Tuesday 28 January 2020

Healy should be able to face Scots but big problem left to tackle

UNDER HIS OWN STEAM: Cian Healy leaves the pitch without any assistance, despite his hurt ankle. Photo: SPORTSFILE
UNDER HIS OWN STEAM: Cian Healy leaves the pitch without any assistance, despite his hurt ankle. Photo: SPORTSFILE

Ireland will have to rise up, just like Cian Healy, if they are to find themselves in the next month and more.

When the Leinster loose-head was left grimacing in pain on the pristine Twickenham green, one of the worst days threatened to become even worse.

After considered treatment from the Irish medical staff, the veteran front row forward got to his feet and limped from the field with an air of reassurance.

It was in complete contrast to what had gone before with Joey Carbery, when his hands met his head to cover the apparent tears.

Healy has been in the game long enough to know that showing any sign of weakness can be terminal, even when the cause is long lost.

It is just force of habit that Healy can often be seen sprinting to the sheds for half-time, giving the outward impression of being unbothered by 40 minutes of stamina-sapping work.

Coach Joe Schmidt reported how a scan to examine the possibility of a break or fracture to the ankle area was clean.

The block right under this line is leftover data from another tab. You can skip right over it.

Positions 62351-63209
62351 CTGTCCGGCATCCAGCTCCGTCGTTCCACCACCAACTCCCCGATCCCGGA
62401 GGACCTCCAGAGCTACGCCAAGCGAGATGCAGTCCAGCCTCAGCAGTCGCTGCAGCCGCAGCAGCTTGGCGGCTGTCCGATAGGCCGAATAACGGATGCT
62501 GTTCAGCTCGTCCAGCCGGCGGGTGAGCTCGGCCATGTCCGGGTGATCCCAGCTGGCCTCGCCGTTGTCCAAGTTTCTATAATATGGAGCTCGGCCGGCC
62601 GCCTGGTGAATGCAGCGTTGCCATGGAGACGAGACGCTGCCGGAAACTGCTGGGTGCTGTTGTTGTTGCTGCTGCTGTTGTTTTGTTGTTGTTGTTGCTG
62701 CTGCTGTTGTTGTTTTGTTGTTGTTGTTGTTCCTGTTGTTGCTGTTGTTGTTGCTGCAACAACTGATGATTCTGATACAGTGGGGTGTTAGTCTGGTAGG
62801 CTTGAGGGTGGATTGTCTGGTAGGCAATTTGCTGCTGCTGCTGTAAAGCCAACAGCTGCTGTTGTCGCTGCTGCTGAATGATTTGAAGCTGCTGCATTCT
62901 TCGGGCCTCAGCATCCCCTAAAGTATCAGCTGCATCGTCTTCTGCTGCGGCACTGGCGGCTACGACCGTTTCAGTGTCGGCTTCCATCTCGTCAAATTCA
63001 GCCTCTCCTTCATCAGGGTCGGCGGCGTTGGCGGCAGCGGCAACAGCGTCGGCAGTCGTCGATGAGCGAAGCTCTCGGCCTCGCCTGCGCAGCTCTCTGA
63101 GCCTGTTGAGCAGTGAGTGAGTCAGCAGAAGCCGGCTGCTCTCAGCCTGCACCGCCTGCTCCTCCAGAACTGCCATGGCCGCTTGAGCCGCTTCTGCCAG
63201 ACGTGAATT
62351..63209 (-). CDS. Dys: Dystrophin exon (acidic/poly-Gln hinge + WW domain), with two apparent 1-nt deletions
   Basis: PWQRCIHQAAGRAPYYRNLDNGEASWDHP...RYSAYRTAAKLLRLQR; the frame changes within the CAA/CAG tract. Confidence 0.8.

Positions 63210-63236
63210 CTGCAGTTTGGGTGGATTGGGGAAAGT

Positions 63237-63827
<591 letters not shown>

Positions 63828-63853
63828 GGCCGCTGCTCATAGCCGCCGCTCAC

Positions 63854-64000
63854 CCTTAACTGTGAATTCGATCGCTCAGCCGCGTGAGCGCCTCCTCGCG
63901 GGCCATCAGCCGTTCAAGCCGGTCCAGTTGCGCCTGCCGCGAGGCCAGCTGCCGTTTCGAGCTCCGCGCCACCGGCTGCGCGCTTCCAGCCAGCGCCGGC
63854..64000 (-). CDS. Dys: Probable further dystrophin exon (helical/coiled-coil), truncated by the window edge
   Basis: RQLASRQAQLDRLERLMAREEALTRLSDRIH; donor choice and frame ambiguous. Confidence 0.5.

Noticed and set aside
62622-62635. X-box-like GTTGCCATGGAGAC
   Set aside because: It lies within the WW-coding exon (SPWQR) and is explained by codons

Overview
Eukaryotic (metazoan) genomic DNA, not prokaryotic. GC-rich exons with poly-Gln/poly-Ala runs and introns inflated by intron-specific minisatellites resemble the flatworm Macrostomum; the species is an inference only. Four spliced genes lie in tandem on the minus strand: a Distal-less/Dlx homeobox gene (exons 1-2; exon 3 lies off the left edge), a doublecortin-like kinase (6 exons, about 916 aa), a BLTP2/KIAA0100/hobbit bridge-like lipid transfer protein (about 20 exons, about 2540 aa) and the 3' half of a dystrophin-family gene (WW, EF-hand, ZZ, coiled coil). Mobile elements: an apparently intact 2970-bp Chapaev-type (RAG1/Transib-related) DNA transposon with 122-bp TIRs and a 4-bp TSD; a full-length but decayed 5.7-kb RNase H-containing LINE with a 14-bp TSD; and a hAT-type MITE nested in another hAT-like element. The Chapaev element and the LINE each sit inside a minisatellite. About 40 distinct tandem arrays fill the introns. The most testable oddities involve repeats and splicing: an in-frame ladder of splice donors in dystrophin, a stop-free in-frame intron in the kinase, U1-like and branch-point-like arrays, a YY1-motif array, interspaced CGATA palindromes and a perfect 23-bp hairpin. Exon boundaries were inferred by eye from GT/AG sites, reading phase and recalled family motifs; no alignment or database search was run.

Healy leaving the field under his own steam reassures that Ireland's pillar of a prop should be there to skittle the Scots on the opening day of the World Cup.

Presumably, Conor Murray will recover from a blow to the head in time for Japan. This is tempered slightly by last season's longer-than-expected road back from a mysterious neck-shoulder problem.

Come to think of it, the scrum-half has rarely looked at his best since then.

He was far from it on Saturday, although the sluggish reactions and re-organisation of those around him had something to do with that.

The notable admission from the coach that there was a miscommunication in the matter of Murray returning to play after a HIA - he passed it - was symptomatic of what went on inside the whitewash.

When Schmidt scans the wreckage of what happened at Twickenham, he will dwell on, and feel disdain for, the tackles missed.

"I didn't expect us to be fully loaded, but we accumulated 34 missed tackles and you just can't do that," he said.

"It is a serious problem. We have got to make sure we can rebound from this.

"But there are so many aspects there. We looked dishevelled out there, to be honest."

Defence coach Andy Farrell will shoulder most of the responsibility for putting it right. A deeper dive into the bare statistics reveal how the ESPN stats make for even worse reading, counting the cost at 38 misses.

Jordan Larmour topped the lot with five, one ahead of Rob Kearney, who had one more than Jacob Stockdale, making a dozen in the back three alone, all three of them missing more than they made, only Murray matching that stain with one miss and no tackle completed.

Captain Rory Best was the most porous of the forwards, allowing four misses out of a total of 14 from the men up front.

The backline accounted for an unacceptable 24 omissions in this area with their lack of resistance from first phase the most worrying aspect of the many malfunctions.

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